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WORDS THAT BURN: A Dramatization of WWII Experiences
                                      of William Stafford, Lawson Inada, and
                                      Guy Gabaldón in Their Own Words

Written by Cindy Williams Gutiérrez

Directed by Gemma Whelan

Winner of the 2017 Oregon Book Award

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Photo: © Russell J Young.     

Left to right: Paul Susi, Todd Van Voris, Anthony Green

Through a blend of poetry and monologue, this dramatic work reveals how three historical figures—conscientious objector William Stafford, Japanese-American internee Lawson Inada, and East L.A. marine Guy Gabaldón—galvanized language to discover liberation during “the good war.”


"There are two aspects of this piece that I find particularly noteworthy. Though the research for the piece involved independent sources, the playwright elected to have all of the men participate in the telling of each of their stories. The dramatic implication of this strategy is to imply that all three men were equally affected by World War II: the pacifist Stafford as much as the gung-ho Marine Gabaldón and the incarcerated Inada... The second noteworthy aspect is the sensitive selection of episodes and writings contained in each of their stories. The precise selection of anecdotes and facts affirms what I suspect was the playwright’s intent: to include this disparate group of men (by ethnicity and inclination) into one unified group equally affected by a very bloody and hard-won war. I found the piece both evocative and informative."

—EDIT VILLARREAL, Judge, 2017 Oregon Book Award for Drama

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Listen to an abridged version of WORDS THAT BURN here.

Productions and Podcasts

2014—Premiere: Produced by Los Porteños at Milagro Theatre in Portland, OR 

2016: Produced by Merc Playhouse in Twisp, WA 

2017: Produced by Literary Arts at Linkville Playhouse in Klamath Falls, OR 

2018: Recorded by OPB for Literary Arts' Archive Project 


Written by Cindy Williams Gutiérrez


In the tradition of Ntozake Shange’s for colored girls who have considered suicide/ when the rainbow is enuf, this dramatic work is a choreopoem combining poetry with music and dance. In the Name of Forgotten Women is, in its essence, a ceremony to restore the Feminine in the world.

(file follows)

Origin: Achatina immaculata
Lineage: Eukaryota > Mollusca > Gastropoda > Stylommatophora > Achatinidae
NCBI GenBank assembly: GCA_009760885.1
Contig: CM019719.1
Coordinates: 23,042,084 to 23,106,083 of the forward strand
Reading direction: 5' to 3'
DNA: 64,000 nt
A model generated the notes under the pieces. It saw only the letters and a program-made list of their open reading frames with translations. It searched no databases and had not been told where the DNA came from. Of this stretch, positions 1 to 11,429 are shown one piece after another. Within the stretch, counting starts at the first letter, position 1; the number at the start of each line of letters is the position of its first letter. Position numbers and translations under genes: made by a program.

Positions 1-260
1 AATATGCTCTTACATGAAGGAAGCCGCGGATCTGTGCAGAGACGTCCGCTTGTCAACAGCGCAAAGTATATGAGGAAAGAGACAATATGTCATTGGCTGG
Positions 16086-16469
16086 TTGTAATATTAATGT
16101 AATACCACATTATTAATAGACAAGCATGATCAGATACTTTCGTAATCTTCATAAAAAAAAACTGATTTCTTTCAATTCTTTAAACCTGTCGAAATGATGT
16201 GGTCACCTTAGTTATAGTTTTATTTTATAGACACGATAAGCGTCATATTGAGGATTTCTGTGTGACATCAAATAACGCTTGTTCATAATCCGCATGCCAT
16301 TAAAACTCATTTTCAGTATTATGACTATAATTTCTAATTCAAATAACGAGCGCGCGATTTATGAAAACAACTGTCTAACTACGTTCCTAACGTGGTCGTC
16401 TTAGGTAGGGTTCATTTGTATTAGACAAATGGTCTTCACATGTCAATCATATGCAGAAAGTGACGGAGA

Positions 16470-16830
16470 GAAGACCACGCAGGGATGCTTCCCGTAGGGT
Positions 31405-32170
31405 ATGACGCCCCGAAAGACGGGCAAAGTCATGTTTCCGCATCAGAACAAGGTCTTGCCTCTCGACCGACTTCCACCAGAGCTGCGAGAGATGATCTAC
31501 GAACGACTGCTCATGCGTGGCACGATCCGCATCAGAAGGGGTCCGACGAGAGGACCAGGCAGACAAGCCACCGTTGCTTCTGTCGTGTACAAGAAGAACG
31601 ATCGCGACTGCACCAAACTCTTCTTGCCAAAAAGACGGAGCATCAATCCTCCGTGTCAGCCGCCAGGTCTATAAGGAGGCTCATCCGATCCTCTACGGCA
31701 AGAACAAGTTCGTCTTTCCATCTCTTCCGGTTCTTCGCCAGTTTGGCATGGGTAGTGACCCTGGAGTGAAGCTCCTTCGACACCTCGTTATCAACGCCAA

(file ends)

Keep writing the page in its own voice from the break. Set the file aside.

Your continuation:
Through the individual and collective voices of women, the work explores the plight of Woman—as bride, wife, mother, and daughter—in over 15 countries around the globe. Inspired by real-life incidents, the play dramatizes the war waged on women’s bodies and freedom in the 19th and 20th centuries, and their indomitable will to survive. The play is narrated by the herstorical figure Enheduanna, High Priestess to the Sumerian Goddess Inanna and the first known author of the world, who returns from 4,300 years ago to guide the audience through the women’s contemporary stories of oppression and resilience. 

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Left to right: Darlene Solomon Rogers, Charu Nair, and 

                       Mandana Khoshnevisan


2019—Staged Reading: Produced by Wellspring in Twisp, WA

Reserve seats for IN THE NAME OF FORGOTTEN WOMEN here.


Written by Cindy Williams Gutiérrez

Directed by Olga Sanchez

Music by Gerardo Calderón

Produced for the 2012 GEMELA Conference

Dialogue of Flower and Song

Photo: © Russell J Young

Left to right: Musician Gerardo Calderón, Phil Stockton, Sofia May-Cuxim. Nicole Accuardi, Alex Leigh Ramirez, Rafael Miguel

Projected image of Diego Delascio

Set mostly in 15th-century Mexico, the play re-imagines a historic Mesoamerican literary event that took place around 1490.  In the original Dialogue of Flower & Song, seven poet-kings from rival chiefdoms gathered to discuss the meaning of poetry, or "flower and song." 


Not so in this re-imagining where boundaries of time, space, and gender are crossed. The host of the original dialogue—poet-king Tecayehuatzin—returns from the Land of the Fleshless to invite three female poets from pivotal points in Mexico's history—15th-century poet-princess Macuilxochitzin from Tenochtitlan, 17th-century poet-nun Sor Juana Inés de la Cruz from Nueva España, and photojournalist Diana from the contemporary Mexican Diaspora—to a "do-over." The women must debate the purpose of poetry and wrestle with what it means to "be impeccable." The winner of the debate may be able to alter the course of history. There is nothing anti-war war correspondent Diana would like to do more than redo a secret from her past.

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Productions and Pocasts

2012—Staged Reading: Produced by the University of Portland at Milagro Theatre

                                           in Portland, OR for the 2012 GEMELA Conference  

                                           (Spanish & Latin American Women’s Studies—pre-1800 Conference)

2008—Podcast:               Produced by Maine Humanities in Freeport, ME

Listen to an early version here.

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